Hello SOTGC readers. Jeremy Laynor (my mentor) is currently the Global Vice President of Sales for a software company, he also does our “Leading From The Front” segments. His career has spanned many industries, and he has held many roles. One of the things I have heard over and over again is that some people seem to have a hard time negotiating a raise or negotiating what they are worth when asking for a specific salary when entering a new company.
This is a foreign concept for me because sales people don’t get raises. If we want to make more money, we get better at what we do. However, the majority of people reading this blog probably (at some point) will need to get a strategy together for approaching the “raise” conversation. Also, a lot of people I know are currently going through a transition where they are switching jobs, companies, or industries. So there is some question about “how do I ask for what I know I am worth?”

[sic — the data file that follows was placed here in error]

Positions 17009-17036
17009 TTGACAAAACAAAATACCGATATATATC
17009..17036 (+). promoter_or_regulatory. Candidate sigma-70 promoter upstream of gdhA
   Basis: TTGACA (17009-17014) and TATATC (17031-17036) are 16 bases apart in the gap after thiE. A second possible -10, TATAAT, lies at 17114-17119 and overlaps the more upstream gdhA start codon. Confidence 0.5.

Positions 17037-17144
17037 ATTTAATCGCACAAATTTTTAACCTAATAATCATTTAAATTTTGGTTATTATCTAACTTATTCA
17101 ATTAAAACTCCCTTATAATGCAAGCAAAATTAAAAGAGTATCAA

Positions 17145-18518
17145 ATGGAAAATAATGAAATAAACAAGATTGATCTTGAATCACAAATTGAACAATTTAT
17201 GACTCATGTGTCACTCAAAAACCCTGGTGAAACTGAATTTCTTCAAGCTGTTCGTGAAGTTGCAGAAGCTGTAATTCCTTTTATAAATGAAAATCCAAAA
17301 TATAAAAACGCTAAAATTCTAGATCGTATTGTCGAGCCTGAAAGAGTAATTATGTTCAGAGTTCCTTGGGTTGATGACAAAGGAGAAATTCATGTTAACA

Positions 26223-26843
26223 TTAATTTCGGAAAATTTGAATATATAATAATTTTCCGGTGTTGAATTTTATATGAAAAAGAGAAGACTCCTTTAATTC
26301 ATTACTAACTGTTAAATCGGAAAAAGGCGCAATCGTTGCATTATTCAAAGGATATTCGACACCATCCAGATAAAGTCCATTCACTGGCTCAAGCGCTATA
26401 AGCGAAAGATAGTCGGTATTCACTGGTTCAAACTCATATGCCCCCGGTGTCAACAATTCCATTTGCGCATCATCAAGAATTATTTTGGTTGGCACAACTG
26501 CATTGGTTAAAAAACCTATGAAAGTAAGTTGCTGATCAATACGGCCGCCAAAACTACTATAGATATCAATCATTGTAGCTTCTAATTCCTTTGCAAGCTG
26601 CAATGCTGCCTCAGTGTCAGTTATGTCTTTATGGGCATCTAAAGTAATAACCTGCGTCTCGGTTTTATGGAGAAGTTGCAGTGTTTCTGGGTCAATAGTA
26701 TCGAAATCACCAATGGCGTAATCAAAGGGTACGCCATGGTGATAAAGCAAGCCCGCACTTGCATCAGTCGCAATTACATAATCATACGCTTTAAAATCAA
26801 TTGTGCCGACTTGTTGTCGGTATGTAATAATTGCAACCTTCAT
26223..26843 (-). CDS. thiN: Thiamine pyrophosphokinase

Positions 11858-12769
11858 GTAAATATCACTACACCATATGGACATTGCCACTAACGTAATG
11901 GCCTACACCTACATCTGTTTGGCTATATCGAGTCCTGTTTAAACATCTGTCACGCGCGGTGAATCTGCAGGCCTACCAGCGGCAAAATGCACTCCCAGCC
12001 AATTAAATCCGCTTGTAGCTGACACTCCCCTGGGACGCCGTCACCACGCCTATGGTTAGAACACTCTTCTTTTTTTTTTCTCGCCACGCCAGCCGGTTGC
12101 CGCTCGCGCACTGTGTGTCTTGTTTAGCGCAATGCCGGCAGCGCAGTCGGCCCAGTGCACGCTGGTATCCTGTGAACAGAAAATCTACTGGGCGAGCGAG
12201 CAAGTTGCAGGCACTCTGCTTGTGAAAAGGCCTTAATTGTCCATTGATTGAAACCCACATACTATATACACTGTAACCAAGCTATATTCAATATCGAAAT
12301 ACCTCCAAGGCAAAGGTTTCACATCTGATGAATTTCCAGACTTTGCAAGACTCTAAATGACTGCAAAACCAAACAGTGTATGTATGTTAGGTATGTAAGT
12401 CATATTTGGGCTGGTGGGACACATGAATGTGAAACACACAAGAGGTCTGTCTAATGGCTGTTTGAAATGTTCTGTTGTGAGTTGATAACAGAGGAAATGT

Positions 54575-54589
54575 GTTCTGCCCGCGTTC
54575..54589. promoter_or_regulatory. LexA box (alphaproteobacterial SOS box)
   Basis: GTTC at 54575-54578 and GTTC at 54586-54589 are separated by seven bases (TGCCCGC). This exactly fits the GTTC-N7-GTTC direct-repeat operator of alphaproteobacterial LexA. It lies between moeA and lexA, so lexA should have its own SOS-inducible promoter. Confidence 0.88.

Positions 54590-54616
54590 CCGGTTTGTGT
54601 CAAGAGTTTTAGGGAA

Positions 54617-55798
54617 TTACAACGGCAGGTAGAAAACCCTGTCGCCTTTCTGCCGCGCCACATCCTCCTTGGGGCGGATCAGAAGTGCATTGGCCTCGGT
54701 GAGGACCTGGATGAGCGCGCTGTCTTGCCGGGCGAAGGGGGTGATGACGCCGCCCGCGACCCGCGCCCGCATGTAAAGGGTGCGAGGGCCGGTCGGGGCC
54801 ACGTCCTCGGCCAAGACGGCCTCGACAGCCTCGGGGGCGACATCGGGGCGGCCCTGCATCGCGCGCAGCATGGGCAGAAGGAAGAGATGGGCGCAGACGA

Though asking for a raise is not something I have done before, there have been times in my job that I have wanted something, but didn’t want to have to buy it. So I would come up with an idea for a contest (that everyone in the region could win) and ask Jeremy (when he was my boss) or E (my boss after Jeremy) if they could launch a contest (then suggest parameters that I knew would benefit my boss if we all made these, and of course they were parameters that I knew I would achieve). So I guess in a way that was asking for a bonus.
There is a definite strategy for not only WHEN you go and ask for the raise, but how you prepare for it. It takes into account not only what YOU are doing, and have been contributing to the company or team, but also WHAT is going on in the dynamic with the company, and with the person whom you are asking.
Jeremy has been on both sides of the negotiation table and so he can help give tips on both how to prepare for this negotiation, and insights into what the person could be basing their “do I give this person a raise or not” decision on.